Growing Future STEM Teachers in Maine (GFSTM) is creating new pathways for students to become highly-qualified science and math teachers at the secondary level.
GFSTM is generously funded by the National Science Foundation.
The overarching goal of the project team is to enable high-needs schools in Maine to “grow their own” STEM teachers by recruiting and training students from these schools and having them potentially return to that school as a teacher. Project objectives include developing:
- new ways to increase student awareness of science teaching careers;
- smoother pathways to enter the science and secondary education programs at Saint Joseph’s College (SJC); and
- connections between SJC and high-needs Local Education Agencies (LEAs) to enable recruitment of potential teachers, placement of apprentice teachers, and support of new teachers in those schools.
Fall 2019 Careers in Science Education Workshop. Save the dates:
- Monday, October 28, 5:30-7:30pm, at SMCC
- Wednesday, November 6, 5:30-7:30pm, at SJC
Learn more about opportunities to be a teacher in science education.
Three science educators from local middle and high schools will have a panel discussion of their path into the field and the benefits and challenges of teaching science in secondary schools. The workshop will also feature a small group activity and time for questions and answers.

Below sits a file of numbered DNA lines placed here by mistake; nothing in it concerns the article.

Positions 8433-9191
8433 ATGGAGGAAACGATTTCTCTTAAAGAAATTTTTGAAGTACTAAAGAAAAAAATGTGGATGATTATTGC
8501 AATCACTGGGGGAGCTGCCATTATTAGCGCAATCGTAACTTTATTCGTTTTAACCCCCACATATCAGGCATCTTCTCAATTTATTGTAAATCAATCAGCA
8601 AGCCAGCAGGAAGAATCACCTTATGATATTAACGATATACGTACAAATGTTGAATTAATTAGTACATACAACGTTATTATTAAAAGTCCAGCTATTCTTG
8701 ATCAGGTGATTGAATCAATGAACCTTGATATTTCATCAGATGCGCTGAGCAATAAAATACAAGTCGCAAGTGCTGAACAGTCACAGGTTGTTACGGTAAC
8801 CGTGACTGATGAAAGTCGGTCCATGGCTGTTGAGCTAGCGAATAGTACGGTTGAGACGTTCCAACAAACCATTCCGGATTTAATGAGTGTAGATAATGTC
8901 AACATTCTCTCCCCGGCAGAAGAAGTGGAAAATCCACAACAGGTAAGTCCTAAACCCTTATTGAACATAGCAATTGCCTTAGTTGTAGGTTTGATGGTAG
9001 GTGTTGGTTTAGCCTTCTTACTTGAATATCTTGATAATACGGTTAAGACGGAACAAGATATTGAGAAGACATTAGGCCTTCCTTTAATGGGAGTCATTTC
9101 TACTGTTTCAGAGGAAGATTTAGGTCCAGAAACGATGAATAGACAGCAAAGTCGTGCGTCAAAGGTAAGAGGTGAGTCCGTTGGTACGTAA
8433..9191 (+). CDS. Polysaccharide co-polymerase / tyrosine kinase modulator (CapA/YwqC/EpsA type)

Project Team and Funding Information
Growing Future STEM Teachers in Maine is a collaboration between Saint Joseph’s College and Southern Maine Community College and is funded by the National Science Foundation Robert Noyce Teacher Scholarship Program. The $103,000 grant supports the program’s mission “to encourage talented science, technology, engineering, and mathematics (STEM) majors and professionals to become K-12 mathematics and science teachers.” The project is also partnering with Central Maine Community College, and Biddeford, Bonny Eagle, Caribou, Fort Kent, Gray-New Gloucester, Lewiston, Westbrook, and Windham High Schools.
Dr. Emily Lesher of SJC is the Principle Investigator (PI) on the project. Dr. Patricia Waters (SJC) and Dr. Dan Moore (SMCC, Sciences Faculty) serve as co-PIs. Dean Anne St. Pierre (CMCC, Associate Dean of Academic Affairs) serves on the leadership team and is the lead CMCC personnel.